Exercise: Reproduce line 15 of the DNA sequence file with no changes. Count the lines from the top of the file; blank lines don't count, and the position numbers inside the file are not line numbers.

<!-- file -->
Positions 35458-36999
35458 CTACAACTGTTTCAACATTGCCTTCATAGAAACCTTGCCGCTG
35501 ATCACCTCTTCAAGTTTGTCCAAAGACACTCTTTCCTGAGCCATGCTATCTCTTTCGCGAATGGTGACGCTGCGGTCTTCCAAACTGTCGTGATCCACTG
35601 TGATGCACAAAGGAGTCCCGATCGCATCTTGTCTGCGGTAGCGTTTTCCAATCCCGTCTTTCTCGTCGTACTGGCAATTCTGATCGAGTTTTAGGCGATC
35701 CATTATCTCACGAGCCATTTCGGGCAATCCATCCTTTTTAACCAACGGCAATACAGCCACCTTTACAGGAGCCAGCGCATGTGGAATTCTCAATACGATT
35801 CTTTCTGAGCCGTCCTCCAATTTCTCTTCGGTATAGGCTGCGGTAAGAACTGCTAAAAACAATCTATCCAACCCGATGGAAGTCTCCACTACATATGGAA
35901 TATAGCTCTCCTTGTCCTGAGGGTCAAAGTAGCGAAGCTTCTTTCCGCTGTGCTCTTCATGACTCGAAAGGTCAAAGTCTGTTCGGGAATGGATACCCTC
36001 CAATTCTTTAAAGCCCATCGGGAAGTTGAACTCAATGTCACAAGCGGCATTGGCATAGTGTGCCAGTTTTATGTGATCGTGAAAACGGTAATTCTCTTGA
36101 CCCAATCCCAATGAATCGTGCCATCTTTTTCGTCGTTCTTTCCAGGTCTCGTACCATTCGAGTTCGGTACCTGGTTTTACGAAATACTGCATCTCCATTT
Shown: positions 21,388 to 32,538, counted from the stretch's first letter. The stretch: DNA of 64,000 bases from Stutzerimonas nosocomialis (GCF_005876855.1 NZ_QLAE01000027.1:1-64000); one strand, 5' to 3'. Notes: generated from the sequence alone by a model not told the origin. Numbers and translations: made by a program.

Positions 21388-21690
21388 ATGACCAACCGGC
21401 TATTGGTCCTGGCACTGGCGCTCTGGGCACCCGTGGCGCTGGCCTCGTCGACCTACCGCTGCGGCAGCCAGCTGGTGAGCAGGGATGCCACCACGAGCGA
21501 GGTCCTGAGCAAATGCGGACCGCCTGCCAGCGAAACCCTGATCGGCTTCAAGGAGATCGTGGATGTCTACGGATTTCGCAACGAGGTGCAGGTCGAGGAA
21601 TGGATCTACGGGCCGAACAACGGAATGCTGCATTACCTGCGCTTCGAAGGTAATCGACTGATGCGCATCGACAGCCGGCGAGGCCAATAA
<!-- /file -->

21601 TGGATCTACGGGCCGAACAACGGAATGCTGCATTACCTGCGCTTCGAAGGTAATCGACTGATGCGCATCGACAGCCGGCGAGGCCAATAA